Homeowners facing foreclosure take note: It is now illegal for mortgage “rescue” companies to charge upfront fees for their services. The Federal Trade Commission's new Mortgage Assistant Relief Services (MARS) rule took effect Jan. 31.
“Banning the collection of up-front fees will protect homeowners from being victimized,” FTC Chairman Jon Leibowitz said. “This is especially important at a time when so many people are behind on their mortgages or facing foreclosure.”
Under the rule, a mortgage assistance relief company may not collect a fee until the consumer has signed a written agreement with the lender that includes the relief obtained by the company.
When the company presents the consumer with that relief, it must inform the consumer, in writing, that the consumer can reject the offer without obligation and, if the consumer accepts, the total fee due.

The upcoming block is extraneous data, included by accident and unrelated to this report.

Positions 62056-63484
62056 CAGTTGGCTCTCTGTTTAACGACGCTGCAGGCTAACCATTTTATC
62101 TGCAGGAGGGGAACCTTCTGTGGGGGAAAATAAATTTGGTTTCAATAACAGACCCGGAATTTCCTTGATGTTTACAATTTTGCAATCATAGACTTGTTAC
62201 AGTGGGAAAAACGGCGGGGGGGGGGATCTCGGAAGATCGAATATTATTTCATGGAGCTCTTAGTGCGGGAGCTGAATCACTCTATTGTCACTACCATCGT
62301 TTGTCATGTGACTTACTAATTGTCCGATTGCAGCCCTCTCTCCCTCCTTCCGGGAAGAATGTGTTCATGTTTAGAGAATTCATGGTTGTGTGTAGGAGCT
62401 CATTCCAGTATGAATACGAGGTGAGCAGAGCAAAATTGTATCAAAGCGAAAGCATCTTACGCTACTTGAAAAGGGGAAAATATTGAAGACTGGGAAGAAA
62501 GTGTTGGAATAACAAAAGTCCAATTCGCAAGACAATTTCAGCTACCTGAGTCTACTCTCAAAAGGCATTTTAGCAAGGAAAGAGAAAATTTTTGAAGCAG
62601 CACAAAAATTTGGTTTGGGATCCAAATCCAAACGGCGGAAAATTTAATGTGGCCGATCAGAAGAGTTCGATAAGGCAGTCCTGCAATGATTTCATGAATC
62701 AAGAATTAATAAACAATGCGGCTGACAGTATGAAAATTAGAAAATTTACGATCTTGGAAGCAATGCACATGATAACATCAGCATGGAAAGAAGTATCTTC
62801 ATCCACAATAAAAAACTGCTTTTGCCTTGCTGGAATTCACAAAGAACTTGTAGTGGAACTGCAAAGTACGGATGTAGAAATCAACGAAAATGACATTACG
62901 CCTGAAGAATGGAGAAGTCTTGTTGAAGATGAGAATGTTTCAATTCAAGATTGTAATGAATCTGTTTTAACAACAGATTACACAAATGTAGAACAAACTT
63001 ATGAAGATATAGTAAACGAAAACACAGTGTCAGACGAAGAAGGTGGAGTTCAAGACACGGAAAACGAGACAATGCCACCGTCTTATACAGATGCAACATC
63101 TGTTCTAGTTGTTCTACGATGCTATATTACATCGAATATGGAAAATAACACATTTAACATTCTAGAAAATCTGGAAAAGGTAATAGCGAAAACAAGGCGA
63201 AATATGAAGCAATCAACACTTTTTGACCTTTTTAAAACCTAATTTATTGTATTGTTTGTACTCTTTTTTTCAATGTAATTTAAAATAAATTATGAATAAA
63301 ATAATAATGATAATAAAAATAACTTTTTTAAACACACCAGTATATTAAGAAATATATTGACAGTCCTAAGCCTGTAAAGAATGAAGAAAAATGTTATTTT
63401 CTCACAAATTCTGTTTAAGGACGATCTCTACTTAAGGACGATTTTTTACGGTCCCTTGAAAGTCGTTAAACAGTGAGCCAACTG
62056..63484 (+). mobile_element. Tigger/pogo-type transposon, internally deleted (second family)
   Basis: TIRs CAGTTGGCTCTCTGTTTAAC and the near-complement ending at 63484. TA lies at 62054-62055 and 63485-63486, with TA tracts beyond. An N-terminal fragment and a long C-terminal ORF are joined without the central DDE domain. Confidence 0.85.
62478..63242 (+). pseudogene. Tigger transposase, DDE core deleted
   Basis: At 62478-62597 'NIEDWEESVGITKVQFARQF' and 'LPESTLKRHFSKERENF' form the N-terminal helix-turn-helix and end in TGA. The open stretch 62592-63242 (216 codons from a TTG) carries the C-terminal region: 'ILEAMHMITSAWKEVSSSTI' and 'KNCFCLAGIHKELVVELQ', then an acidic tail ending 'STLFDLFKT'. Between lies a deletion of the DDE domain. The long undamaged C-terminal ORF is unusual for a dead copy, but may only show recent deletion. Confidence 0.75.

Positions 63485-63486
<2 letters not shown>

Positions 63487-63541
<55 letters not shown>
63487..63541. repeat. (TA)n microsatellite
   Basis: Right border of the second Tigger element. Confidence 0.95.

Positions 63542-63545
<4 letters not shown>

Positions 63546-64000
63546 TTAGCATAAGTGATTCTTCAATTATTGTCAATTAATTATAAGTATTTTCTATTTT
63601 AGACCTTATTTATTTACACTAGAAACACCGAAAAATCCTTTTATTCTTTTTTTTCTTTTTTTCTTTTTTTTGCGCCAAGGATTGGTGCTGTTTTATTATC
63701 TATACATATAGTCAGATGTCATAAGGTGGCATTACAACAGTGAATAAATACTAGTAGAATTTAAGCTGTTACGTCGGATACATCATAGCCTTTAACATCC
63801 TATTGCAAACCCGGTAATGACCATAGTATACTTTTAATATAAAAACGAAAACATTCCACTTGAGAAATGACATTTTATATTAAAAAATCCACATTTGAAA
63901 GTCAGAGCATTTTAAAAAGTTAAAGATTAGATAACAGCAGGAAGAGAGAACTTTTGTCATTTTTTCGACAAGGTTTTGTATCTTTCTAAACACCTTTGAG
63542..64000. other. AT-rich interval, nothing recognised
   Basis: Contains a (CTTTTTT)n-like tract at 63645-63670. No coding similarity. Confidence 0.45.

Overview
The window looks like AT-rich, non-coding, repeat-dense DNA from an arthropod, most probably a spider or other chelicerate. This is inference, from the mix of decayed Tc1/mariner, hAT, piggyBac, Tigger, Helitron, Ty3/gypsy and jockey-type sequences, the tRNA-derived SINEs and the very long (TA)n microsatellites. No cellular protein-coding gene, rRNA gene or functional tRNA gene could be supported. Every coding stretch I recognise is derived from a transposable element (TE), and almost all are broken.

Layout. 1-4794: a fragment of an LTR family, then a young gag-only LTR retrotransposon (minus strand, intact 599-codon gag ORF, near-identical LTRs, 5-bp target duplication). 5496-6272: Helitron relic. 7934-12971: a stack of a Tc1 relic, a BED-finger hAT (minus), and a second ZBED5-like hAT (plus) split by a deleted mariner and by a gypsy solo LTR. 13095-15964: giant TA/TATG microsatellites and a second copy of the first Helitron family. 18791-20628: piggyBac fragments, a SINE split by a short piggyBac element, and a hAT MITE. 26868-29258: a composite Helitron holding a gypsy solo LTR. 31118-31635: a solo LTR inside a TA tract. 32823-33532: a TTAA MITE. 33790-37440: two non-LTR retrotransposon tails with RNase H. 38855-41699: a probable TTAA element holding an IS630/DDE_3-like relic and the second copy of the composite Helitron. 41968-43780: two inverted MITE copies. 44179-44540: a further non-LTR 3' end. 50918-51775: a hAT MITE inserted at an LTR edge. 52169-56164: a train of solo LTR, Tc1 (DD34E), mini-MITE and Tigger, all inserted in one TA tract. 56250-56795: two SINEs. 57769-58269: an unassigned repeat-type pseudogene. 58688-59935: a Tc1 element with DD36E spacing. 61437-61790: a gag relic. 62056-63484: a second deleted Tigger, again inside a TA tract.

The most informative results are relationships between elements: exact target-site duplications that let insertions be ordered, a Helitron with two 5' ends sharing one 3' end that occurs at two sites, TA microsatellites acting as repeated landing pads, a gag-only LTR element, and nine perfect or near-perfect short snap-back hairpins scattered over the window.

Before the consumer agrees to accept the mortgage relief, the company must also provide a written notice from the lender or servicer showing how the relief will change the terms of the consumer’s loan (including any limitations on a trial loan modification).
During the past three years, the FTC has filed 32 lawsuits against mortgage assistance relief companies for deception and abuse, and state law enforcers have filed hundreds of additional cases. The MARS Rule issued in November gives the FTC and the states an additional tool for combating deceptive and unfair acts or practices by these entities.
Attorneys are generally exempt from the rule if they provide mortgage assistance relief services as part of the practice of law, are licensed in the state where the consumer or dwelling is located, and comply with state laws and regulations governing attorney conduct related to the rule.
To be exempt from the advance fee ban, attorneys must also place any advance fees they collect in a client trust account and abide by state laws and regulations covering such accounts.